In this article, I’ll share how to create a custom Striim CentOS image with Packer, deploy it, and incorporate it into your infrastructure and DevOps stack. Before we set up our environment and start building and deploying the image, let’s go through the definitions of both tools.
What is HashiCorp Packer?
Hashicorp Packer is an open-source Infrastructure-as-Code (IaC) tool that enables you to quickly build and deploy custom images for cloud and on-premises environments. With Packer, you can create custom image builds for a variety of platforms, such as Amazon Web Services (AWS), Google Cloud Platform (GCP), Microsoft Azure, and more. You can use Packer to automate the process of building images from scratch, including creating, configuring, and optimizing them. Additionally, Packer can be used to efficiently deploy those images in multiple cloud locations or on-premises.
Packer is great for automating the creation of machine images so that they can be deployed quickly and easily. The tool supports a variety of image formats and has built-in support for various configuration management tools, such as Chef and Puppet. By using Packer, you can ensure that your images are always up-to-date and properly configured. This makes it easier to manage and maintain your infrastructure in the cloud or on-premises.
What is Striim?
Striim is an end-to-end streaming platform for real-time data integration, complex event processing, and analytics. It is designed to ingest, analyze, and deliver massive volumes of data from multiple sources including databases, files, messaging systems, and IOT devices.
By integrating Packer into the Striim deployment process, we can quickly create an automated environment that enables your analytics team to immediately replicate real-time data to data warehouses and/or RDBMS databases.
- An available Linux (CentOS, Ubuntu, or Suse) machine.
- Install Packer in the machine. More information: https://developer.hashicorp.com/packer/tutorials/docker-get-started/get-started-install-cli
- Create a Service Account in GCP with Compute Instance Admin (v1) and Service Account User roles attached to it and generate the key. More info: https://blog.knoldus.com/how-to-create-a-custom-image-using-packer-in-gcp/#create-a-service-account-in-gcp
- A Striim license.
Setting Up Your Environment
Log in to your VM and verify Packer is installed by running this command:
$ packer --version
Once verified, copy the JSON key from the GCP service account to the home directory:
Export the following environment variables for later configuration use:
# Values from the Striim license
export product_key=<product_key_from_striim_license >
# Setting up the passwords for Keystore, admin, and sys users
Creating Your Striim Image
Create a shell script named striim_install.sh and add the following code to it:
Striim (V4.1.2) and Java JDK (V1.8.0) will be installed using this shell script, and Striim will be configured using the environment variables that we specified in the previous section. Note: This shell script installs Striim and Java JDK only in CentOS, RedHat, Amazon Linux 2, and SUSE Linux machines.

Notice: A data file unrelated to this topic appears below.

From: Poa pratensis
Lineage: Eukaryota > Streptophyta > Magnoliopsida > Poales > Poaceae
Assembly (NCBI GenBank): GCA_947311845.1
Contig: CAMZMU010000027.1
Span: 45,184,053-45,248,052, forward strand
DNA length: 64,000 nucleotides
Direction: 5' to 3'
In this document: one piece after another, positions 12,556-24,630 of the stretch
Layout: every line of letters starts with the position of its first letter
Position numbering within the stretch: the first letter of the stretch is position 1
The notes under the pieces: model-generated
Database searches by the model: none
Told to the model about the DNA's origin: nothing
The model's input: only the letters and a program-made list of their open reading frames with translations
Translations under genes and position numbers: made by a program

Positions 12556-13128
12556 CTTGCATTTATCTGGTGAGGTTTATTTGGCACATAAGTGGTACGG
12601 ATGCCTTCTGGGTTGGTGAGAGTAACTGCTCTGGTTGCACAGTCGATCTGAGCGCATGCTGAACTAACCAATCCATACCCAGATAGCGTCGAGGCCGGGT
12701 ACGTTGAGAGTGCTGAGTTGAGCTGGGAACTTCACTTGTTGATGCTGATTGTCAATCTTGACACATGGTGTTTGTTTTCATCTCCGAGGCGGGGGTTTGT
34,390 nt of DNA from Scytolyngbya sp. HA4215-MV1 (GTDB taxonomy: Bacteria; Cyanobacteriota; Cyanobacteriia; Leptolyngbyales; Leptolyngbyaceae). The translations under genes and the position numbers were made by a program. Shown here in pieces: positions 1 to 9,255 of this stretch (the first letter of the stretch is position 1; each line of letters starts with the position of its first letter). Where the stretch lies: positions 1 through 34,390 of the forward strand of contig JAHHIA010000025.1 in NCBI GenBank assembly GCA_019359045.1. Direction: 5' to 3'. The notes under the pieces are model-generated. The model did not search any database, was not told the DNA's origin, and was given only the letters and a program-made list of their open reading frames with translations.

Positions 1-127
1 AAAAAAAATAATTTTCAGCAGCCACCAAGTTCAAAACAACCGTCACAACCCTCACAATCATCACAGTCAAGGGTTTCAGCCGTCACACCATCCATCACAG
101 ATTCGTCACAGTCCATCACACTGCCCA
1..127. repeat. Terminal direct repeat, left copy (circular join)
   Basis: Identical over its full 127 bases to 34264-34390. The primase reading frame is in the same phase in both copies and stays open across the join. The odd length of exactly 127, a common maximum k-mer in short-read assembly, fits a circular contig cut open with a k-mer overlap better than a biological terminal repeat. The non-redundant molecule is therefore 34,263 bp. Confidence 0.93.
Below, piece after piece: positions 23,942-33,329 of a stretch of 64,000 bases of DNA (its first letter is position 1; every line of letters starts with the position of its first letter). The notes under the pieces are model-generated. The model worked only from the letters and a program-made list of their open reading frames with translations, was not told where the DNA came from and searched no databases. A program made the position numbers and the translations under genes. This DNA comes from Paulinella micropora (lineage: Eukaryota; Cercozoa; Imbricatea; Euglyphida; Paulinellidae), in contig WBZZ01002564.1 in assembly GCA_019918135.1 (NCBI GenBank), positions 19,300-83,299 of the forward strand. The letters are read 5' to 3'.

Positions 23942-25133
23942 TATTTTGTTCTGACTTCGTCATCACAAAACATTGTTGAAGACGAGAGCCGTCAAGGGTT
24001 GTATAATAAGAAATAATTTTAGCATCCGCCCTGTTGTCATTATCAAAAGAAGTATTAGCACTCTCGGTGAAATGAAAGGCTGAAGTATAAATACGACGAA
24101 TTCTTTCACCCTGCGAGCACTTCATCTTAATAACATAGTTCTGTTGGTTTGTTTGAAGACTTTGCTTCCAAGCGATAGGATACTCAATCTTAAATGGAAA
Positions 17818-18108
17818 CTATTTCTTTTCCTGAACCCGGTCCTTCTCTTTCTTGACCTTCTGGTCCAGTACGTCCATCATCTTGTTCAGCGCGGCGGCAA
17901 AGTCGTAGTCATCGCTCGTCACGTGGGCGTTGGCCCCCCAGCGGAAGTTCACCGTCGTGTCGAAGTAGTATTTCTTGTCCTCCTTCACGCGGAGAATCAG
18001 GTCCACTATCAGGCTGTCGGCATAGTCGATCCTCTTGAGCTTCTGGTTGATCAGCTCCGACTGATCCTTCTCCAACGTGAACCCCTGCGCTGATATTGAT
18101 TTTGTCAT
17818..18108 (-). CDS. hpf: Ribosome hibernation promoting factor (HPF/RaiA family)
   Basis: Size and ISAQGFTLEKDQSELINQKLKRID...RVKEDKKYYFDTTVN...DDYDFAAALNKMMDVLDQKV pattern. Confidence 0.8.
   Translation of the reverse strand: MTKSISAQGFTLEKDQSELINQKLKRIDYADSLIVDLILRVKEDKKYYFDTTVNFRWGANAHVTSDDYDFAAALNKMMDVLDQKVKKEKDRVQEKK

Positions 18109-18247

Create a JSON file named packer_striim_image.json and copy the following code:
The variables section declares variables for Packer from the environment variables that we exported in the previous section. More info: https://developer.hashicorp.com/packer/guides/hcl/variables
The builders section allows us to define the cloud provider and provide information about our GCP project. More info: https://developer.hashicorp.com/packer/plugins/builders/googlecompute
The provisioners section uses built-in and third-party software to install and configure the image after booting. In our case, we are copying our striim_install.sh to the machine’s /tmp/ directory and executing the script to install Striim and its dependencies. More info: https://developer.hashicorp.com/packer/docs/provisioners
Once these files are created, we should see a file structure like the one below in our home directory:
Deploying Your Image to Google Cloud Platform
Let’s run the following commands to validate our Packer JSON file:
$ packer validate packer_striim_image.json
The configuration is valid.
Once we verified that it is valid, we can deploy our image:
$ packer build packer_striim_image.json
==> Wait completed after 3 minutes 36 seconds
==> Builds finished. The artifacts of successful builds are:
--> googlecompute: A disk image was created: gcp-custom-striim-image-167888819
We can copy the image name gcp-custom-striim-image-167888819 and use it to build a VM in GCP to check that Striim is correctly installed on this image:
We can access the Striim UI by navigating to <public_or_private_ip>:9080 in the browser once the VM is in the “Running” state:
In conclusion, Packer is a powerful tool that can be used to create a more efficient infrastructure-as-code approach. With Packer, image builds and deployments can be automated in a secure and consistent manner. This automation allows you to quickly build and deploy Striim images without worrying about manual configuration errors. In addition to this, using Striim Cloud can fully automate this entire process. Visit the Striim Cloud page for a fully managed SaaS service/solution and Pay As You Go option to reduce total cost of ownership.